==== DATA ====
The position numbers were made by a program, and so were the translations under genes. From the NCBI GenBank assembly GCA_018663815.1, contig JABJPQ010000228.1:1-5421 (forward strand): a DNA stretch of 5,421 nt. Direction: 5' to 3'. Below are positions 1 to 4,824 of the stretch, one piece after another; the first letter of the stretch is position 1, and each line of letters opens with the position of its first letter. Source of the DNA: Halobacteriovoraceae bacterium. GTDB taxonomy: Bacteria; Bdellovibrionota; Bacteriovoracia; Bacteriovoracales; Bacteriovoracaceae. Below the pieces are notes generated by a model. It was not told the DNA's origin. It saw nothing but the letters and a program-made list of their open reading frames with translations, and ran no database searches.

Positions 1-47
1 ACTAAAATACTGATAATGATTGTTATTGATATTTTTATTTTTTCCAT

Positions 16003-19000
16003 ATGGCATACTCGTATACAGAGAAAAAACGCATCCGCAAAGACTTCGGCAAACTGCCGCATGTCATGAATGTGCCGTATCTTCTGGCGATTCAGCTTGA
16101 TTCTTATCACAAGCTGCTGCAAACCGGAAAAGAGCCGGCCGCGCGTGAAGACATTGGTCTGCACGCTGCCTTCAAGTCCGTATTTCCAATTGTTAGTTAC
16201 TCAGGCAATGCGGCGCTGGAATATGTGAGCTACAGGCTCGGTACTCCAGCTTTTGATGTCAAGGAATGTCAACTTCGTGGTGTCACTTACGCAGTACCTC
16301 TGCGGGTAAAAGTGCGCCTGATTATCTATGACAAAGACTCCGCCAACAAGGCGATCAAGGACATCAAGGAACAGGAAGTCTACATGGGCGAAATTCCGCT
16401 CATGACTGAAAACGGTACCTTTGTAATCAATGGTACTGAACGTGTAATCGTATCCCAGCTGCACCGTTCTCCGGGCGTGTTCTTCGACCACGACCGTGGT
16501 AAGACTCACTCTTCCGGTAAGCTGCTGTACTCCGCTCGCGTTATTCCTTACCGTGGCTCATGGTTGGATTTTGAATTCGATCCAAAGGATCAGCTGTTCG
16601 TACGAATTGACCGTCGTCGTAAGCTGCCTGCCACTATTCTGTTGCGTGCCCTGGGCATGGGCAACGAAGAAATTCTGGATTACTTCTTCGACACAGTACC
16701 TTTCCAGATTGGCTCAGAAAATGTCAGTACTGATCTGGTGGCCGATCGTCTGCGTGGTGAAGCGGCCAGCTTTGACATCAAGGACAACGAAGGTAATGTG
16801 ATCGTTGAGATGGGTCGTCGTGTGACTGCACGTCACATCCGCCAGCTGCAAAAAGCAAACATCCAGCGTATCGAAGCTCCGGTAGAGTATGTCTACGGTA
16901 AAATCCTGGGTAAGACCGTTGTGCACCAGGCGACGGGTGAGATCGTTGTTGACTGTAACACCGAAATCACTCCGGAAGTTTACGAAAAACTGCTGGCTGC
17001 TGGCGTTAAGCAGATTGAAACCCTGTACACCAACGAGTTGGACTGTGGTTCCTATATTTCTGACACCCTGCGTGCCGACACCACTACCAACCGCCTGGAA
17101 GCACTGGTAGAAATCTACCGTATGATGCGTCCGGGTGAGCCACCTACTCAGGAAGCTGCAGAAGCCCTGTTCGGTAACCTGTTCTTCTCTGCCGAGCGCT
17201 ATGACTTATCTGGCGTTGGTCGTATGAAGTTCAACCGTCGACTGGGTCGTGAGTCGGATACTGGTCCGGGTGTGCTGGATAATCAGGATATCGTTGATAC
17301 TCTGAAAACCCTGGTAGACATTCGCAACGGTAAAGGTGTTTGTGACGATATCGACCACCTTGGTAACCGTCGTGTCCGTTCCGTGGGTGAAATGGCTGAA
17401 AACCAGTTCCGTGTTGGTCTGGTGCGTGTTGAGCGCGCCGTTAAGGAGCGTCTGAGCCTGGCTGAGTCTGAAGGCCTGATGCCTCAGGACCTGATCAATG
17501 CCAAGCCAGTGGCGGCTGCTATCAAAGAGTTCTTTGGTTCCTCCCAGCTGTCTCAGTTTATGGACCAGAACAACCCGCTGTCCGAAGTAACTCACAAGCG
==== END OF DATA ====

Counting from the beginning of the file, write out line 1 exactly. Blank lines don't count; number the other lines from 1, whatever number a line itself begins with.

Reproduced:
The position numbers were made by a program, and so were the translations under genes. From the NCBI GenBank assembly GCA_018663815.1, contig JABJPQ010000228.1:1-5421 (forward strand): a DNA stretch of 5,421 nt. Direction: 5' to 3'. Below are positions 1 to 4,824 of the stretch, one piece after another; the first letter of the stretch is position 1, and each line of letters opens with the position of its first letter. Source of the DNA: Halobacteriovoraceae bacterium. GTDB taxonomy: Bacteria; Bdellovibrionota; Bacteriovoracia; Bacteriovoracales; Bacteriovoracaceae. Below the pieces are notes generated by a model. It was not told the DNA's origin. It saw nothing but the letters and a program-made list of their open reading frames with translations, and ran no database searches.